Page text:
Sunday, February 2, 2003
Tuesday mornings with Tim and John at Big Boy
Anybody who met him on the street would probably think Tim Barker was just an ordinary guy.
He liked the ordinary-guy things. Loved to play golf. Loved his UC Bearcats basketball and loved his fraternity brothers from his days at UC, back when I was still in high school.
He even figured out a way to combine all three of these things into a golf outing for his fraternity, at which the main topic was UC basketball, of course.
I never played in one of those outings, but we did play golf once. It was the time of year when summer is just finishing the back nine and fall is on the first tee. I started out pretty good, then reverted to my usual hacking and slicing. Tim was just steady. He hardly paid attention to his own game, because he was so busy cheering for the rest of the foursome. The exact opposite of a club-thrower.
As I walked back to our cart on the fifth green, I saw him sitting there, turned a bit away, gripping his arm and clenching his teeth. Pain was raging through his body like a brush fire in a high wind. But he never complained.
I asked him if he wanted to bail out. "No," he said. "I'll be fine. Just give me a minute.'' And then he smiled.
Tim was on borrowed time, but he lived each day like he owned the calendar factory. In December of 2001, he was diagnosed with just about the worst news anyone can get: small-cell carcinoma. Spreading fast.
A lot of people just wilt and get ready to die when they hear news like that. Not Tim. He decided right away that he was going to fight. He didn't know how much time he would have, but he was going to make the most of every day, and the only way to do that was to stay positive. Have hope.
To Tim, feeling sorry for himself was just a foolish waste of precious time.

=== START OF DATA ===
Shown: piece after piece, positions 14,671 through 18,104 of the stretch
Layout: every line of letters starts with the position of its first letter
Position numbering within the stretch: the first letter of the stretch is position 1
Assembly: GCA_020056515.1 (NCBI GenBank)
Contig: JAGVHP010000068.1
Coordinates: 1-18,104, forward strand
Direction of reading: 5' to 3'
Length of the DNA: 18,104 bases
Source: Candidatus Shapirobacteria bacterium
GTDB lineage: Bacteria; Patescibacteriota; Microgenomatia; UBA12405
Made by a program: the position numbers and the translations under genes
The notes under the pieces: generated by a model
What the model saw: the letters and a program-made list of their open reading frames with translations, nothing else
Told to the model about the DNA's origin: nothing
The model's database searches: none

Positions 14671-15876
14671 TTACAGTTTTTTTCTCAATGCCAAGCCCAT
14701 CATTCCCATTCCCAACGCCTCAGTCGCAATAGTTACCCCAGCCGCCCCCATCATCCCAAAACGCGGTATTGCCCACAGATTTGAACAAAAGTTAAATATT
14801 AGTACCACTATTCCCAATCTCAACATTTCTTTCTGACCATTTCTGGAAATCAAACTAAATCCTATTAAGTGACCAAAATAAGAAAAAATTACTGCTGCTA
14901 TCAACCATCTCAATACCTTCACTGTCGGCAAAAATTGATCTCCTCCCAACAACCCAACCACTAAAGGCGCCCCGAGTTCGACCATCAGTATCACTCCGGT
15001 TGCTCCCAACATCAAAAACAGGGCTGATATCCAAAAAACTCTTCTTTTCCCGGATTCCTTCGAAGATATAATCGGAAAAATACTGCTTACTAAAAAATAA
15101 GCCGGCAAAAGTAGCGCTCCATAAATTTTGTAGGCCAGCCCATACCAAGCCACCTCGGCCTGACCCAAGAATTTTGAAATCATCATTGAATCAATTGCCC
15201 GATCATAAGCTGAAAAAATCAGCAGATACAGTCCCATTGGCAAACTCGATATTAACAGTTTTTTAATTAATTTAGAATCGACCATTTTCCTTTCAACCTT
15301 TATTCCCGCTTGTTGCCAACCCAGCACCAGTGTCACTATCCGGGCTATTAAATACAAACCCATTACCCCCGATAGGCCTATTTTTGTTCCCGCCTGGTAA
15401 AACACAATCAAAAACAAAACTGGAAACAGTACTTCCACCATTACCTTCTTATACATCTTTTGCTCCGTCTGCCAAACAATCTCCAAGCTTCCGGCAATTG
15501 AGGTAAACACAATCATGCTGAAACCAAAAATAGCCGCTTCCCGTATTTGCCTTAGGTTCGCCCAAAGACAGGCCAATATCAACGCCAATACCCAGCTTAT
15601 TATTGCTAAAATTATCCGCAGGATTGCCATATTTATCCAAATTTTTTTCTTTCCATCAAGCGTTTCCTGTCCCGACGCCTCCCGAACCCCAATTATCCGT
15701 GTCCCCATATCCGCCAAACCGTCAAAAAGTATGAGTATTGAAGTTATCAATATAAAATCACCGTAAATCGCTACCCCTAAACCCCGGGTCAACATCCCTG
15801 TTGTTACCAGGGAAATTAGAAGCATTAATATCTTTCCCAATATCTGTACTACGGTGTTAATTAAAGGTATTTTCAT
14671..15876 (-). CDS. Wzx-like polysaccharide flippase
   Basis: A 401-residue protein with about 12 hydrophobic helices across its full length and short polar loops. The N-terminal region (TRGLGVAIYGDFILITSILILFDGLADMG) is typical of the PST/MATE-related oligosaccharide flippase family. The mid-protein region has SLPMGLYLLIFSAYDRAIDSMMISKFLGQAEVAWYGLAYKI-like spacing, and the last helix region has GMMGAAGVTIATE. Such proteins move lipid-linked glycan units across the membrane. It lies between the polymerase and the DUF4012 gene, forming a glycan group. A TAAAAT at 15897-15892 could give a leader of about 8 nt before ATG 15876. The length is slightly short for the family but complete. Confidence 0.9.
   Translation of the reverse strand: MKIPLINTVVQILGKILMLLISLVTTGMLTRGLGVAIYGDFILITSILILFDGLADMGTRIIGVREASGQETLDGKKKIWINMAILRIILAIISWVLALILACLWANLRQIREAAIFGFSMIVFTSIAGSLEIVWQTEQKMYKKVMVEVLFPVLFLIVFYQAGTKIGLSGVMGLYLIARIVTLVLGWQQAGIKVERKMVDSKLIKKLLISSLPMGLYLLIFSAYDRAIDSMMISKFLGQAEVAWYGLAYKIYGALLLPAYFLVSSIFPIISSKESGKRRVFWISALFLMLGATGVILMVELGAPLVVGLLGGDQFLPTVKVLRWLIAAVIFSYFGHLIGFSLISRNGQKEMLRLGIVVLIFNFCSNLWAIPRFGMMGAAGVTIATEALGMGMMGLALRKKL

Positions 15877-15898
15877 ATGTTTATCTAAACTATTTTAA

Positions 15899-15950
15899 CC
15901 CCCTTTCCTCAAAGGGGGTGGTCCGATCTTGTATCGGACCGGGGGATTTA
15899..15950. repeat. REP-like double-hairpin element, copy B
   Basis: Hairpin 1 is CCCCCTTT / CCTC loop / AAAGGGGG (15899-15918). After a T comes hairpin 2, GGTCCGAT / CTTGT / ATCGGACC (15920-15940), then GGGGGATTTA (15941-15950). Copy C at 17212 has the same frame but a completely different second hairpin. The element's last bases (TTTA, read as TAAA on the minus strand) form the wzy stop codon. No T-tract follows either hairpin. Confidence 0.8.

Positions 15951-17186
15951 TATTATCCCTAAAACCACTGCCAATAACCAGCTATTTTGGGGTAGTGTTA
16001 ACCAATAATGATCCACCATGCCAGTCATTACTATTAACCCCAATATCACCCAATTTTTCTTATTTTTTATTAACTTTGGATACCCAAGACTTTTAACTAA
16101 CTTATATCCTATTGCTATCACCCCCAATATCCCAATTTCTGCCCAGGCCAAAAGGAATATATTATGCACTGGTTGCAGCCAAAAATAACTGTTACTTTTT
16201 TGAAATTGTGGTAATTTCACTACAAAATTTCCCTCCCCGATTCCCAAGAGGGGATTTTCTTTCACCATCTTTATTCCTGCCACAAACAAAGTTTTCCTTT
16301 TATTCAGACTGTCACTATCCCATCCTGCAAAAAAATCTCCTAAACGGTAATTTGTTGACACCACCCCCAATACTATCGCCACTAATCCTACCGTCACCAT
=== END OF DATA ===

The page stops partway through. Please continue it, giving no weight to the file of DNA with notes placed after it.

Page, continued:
Tim and I met through a mutual friend, who knew Tim was looking for Answers. Not the kind a doctor or MRI could offer. He wanted the kind with a capital "A." Meaning of Life stuff.
I didn't have all the answers, but I knew where to look for them. We met nearly every Tuesday morning at the Frisch's Big Boy on Wards Corner Road. We talked about golf, friends, work, families and UC basketball, of course. But mostly we read the Gospel of John together, and tried to figure out what it meant. Imagine that. Two guys going deeper than power tools and sports.
It turned out that I was the student. And here's what I learned from Tim: Life is a gift, so treasure the moment. It's also a decision. You can decide to pity yourself and blame someone else when the clouds gather, or you can dance in the rain.
I learned that my problems were gimme putts compared to the deep bunkers of despair that other people face every day. Tim's hope lit up the world like a spring morning. His inspiring spirit kept fighting back to conquer pain, cancer, even fear of death. He found peace in faith, and hope that stretched far beyond the dark horizon.
The last time I heard from Tim, he was calling to apologize that he could not make it on Tuesday. He had just finished a treatment that had bought him 12 months last year, and he was sure his warranty had been extended for another year. "My doctor said he's never seen anyone live long enough to get two of these," he laughed.
A couple of weeks later, at the time of day when we would have been sitting over a cup of coffee and an open Bible at Big Boy, I got a call from his wife. Tim had died the day before.
He was just an ordinary guy. With a truly extraordinary heart.
E-mail pbronson@enquirer .com or call 768-8301.
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